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A History of the Four Georges, Volume I

Arthur Onslow was born in 1691


Shippen's

speech hit hard, and must have been felt by the ministry. The one charge against Walpole's government which he could not refute was the charge of extravagance in corruption. The ministers, however, affected to treat the speech with contempt, and were justified in doing so by the manner in which the House of Commons {282} dealt with it. No answer was given to Shippen's statements, because Shippen's motion was not seconded and fell to the ground. The resolutions proposed by the Chancellor of the Exchequer were carried without a division, and a bill was ordered to be brought in to give effect to them. A provision of one hundred thousand pounds a year was voted for the Queen, in case she should survive the King. The vote was agreed to without division or debate. Parliament was dissolved by proclamation on August 7th.

[Sidenote: 1728--Onslow as Haroun-al-Raschid]

The new Parliament met on January 23d, 1728. It was found that the ministerial majority was even greater than it had been before. The King opened Parliament in person, and directed the Commons, who had been summoned to the House of Peers, to return to their own House and choose their Speaker. The Commons unanimously chose Arthur Onslow to this high office. Compton, the former Speaker, had been soothed with a peerage after his "evaporation." Arthur Onslow was born in 1691, and had been in Parliament from 1719; in July, 1728, he was made Privy Councillor.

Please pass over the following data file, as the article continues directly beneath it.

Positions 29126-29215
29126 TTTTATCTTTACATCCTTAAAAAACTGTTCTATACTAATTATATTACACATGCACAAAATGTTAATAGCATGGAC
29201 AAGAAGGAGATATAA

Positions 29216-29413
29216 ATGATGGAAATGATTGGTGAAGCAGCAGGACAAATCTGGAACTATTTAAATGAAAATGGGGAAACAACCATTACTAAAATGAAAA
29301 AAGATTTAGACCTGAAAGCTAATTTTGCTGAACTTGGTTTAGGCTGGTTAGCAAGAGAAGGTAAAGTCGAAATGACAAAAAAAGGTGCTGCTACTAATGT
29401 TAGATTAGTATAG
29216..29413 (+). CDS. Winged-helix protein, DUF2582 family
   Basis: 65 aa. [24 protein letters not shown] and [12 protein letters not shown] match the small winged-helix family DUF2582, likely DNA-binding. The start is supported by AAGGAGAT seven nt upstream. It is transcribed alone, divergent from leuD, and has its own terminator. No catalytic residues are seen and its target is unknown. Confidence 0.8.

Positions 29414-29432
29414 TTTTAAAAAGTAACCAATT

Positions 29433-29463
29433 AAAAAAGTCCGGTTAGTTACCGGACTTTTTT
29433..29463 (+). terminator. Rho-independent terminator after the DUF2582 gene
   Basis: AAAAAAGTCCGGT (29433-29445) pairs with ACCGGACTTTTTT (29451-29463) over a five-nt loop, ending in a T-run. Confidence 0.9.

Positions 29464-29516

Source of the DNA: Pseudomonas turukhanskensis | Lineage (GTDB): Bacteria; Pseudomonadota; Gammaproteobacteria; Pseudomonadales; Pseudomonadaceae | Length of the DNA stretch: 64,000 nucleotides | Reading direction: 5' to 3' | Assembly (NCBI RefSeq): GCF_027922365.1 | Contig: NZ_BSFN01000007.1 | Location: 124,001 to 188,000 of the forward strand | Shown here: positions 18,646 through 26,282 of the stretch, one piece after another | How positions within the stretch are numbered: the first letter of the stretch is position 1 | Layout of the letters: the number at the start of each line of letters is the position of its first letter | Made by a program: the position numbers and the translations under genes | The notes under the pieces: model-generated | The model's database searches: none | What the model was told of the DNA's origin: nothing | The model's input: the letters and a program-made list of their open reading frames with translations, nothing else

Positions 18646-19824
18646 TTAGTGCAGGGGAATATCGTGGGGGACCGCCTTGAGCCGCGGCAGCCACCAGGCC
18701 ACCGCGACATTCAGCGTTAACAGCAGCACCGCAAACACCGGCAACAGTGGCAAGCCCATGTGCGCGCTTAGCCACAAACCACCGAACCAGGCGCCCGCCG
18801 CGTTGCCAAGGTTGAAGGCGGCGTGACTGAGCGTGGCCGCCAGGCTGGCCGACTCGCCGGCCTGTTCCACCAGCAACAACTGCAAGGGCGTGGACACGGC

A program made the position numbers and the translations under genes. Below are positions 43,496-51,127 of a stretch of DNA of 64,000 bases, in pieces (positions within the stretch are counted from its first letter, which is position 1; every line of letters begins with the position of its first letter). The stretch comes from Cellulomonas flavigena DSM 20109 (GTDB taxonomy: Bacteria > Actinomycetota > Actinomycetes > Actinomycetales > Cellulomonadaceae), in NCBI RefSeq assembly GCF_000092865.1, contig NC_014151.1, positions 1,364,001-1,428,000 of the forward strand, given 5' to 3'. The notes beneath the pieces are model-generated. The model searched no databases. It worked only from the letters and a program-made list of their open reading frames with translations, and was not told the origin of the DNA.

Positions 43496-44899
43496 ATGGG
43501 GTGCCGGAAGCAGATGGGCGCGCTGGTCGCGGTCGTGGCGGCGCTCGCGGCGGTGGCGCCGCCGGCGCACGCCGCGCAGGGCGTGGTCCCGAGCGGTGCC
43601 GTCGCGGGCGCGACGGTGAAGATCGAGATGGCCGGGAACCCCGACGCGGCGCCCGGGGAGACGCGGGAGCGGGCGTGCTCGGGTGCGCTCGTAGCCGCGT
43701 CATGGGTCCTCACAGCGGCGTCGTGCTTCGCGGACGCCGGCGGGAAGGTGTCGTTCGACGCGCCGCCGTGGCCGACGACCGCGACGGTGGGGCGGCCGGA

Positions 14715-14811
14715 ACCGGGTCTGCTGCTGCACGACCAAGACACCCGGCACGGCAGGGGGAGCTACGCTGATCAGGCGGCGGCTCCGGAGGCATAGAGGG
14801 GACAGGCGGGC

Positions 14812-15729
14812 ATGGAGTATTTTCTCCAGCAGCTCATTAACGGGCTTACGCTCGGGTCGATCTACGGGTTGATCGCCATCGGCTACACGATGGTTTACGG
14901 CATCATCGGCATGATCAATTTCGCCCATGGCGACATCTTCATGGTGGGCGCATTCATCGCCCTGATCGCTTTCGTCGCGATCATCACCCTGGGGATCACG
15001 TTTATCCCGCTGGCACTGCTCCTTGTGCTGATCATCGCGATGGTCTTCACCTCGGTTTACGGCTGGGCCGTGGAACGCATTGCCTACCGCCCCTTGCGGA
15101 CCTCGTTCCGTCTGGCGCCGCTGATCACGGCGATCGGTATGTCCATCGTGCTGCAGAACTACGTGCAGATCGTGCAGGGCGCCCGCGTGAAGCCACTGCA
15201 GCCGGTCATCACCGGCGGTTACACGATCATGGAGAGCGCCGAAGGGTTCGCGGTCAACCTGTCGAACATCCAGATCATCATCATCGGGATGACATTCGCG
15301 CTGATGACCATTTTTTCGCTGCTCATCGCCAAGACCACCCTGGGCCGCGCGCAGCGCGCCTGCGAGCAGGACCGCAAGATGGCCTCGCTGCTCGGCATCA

We may anticipate events a little for the purpose of mentioning the fact that all the writers of his time united in ascribing to Speaker Onslow, as he has always since been called, a combination of the best attributes which fit a man to preside over the House of Commons. It is said that his election to the Speaker's chair was brought about mainly by Sir Robert Walpole, and that Walpole expected Onslow to use his great abilities and authority to suit the policy and serve the wishes of the administration. If this was Walpole's idea, he must soon have found himself as much mistaken as the conclave of cardinals about whom so much is said in history, romance, and the drama, who elected one of their order as Pope because they believed him to be too feeble and nerveless to have any will of his own, and were much amazed to find that the moment the new Pope had been elected he suddenly became strong and energetic--the master and not the servant. Onslow's whole {283} conduct in the chair of the House of Commons during the many years which he occupied it displayed an absolute and fearless impartiality. The chair has never been better filled in English history; the very title of "Speaker Onslow," ever afterwards given to him, is of itself a tribute to his impartiality and his services. Onslow was a man who loved letters and art, and also, it is said, loved studying all varieties of life. It is reported of him that he used to go about disguised, like a sort of eighteenth-century Haroun-al-Raschid, among the lowest classes of men, in out-of-the-way parts of the capital, for the purpose of studying the forms and manners of human life. Legend has preserved the memory of a certain public-house, called "The Jews'-harp," where Onslow is said to have amused himself many an evening, sitting in the chimney-corner and exchanging talk and jests with the company who frequented the place. It is pleasant to be able to believe these stories of Speaker Onslow in that highly artificial and formal age--that age of periwigs and paint and shallow formulas. It is somewhat refreshing to meet with this clever man of eccentric ways, the great "Speaker," who could wear his official robes with so much true dignity, and then, when he had laid them aside, could amuse himself after his own fashion, and study life in some of its queerest corners with the freshness of a school-boy and the eye of an artist.


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